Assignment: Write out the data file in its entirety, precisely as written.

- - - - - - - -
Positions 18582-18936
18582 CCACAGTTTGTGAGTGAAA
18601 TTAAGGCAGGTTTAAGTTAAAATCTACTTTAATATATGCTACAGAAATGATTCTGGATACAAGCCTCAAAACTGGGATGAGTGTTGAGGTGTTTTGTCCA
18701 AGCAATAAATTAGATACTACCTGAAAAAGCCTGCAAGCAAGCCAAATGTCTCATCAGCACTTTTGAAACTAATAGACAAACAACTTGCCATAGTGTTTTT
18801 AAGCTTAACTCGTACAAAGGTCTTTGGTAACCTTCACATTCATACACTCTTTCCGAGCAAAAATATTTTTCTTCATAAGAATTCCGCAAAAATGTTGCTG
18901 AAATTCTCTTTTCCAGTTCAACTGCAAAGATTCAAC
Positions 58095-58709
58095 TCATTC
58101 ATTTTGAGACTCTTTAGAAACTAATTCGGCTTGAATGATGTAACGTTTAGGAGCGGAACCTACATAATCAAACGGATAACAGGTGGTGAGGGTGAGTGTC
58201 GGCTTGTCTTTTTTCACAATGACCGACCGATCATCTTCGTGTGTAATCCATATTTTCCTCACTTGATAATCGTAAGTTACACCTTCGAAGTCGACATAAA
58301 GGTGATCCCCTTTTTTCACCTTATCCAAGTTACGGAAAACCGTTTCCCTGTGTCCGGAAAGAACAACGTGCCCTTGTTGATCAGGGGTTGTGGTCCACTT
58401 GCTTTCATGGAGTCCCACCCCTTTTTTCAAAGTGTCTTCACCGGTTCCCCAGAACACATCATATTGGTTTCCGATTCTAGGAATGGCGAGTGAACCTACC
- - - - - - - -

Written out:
Positions 18582-18936
18582 CCACAGTTTGTGAGTGAAA
18601 TTAAGGCAGGTTTAAGTTAAAATCTACTTTAATATATGCTACAGAAATGATTCTGGATACAAGCCTCAAAACTGGGATGAGTGTTGAGGTGTTTTGTCCA
18701 AGCAATAAATTAGATACTACCTGAAAAAGCCTGCAAGCAAGCCAAATGTCTCATCAGCACTTTTGAAACTAATAGACAAACAACTTGCCATAGTGTTTTT
18801 AAGCTTAACTCGTACAAAGGTCTTTGGTAACCTTCACATTCATACACTCTTTCCGAGCAAAAATATTTTTCTTCATAAGAATTCCGCAAAAATGTTGCTG
18901 AAATTCTCTTTTCCAGTTCAACTGCAAAGATTCAAC
Positions 58095-58709
58095 TCATTC
58101 ATTTTGAGACTCTTTAGAAACTAATTCGGCTTGAATGATGTAACGTTTAGGAGCGGAACCTACATAATCAAACGGATAACAGGTGGTGAGGGTGAGTGTC
58201 GGCTTGTCTTTTTTCACAATGACCGACCGATCATCTTCGTGTGTAATCCATATTTTCCTCACTTGATAATCGTAAGTTACACCTTCGAAGTCGACATAAA
58301 GGTGATCCCCTTTTTTCACCTTATCCAAGTTACGGAAAACCGTTTCCCTGTGTCCGGAAAGAACAACGTGCCCTTGTTGATCAGGGGTTGTGGTCCACTT
58401 GCTTTCATGGAGTCCCACCCCTTTTTTCAAAGTGTCTTCACCGGTTCCCCAGAACACATCATATTGGTTTCCGATTCTAGGAATGGCGAGTGAACCTACC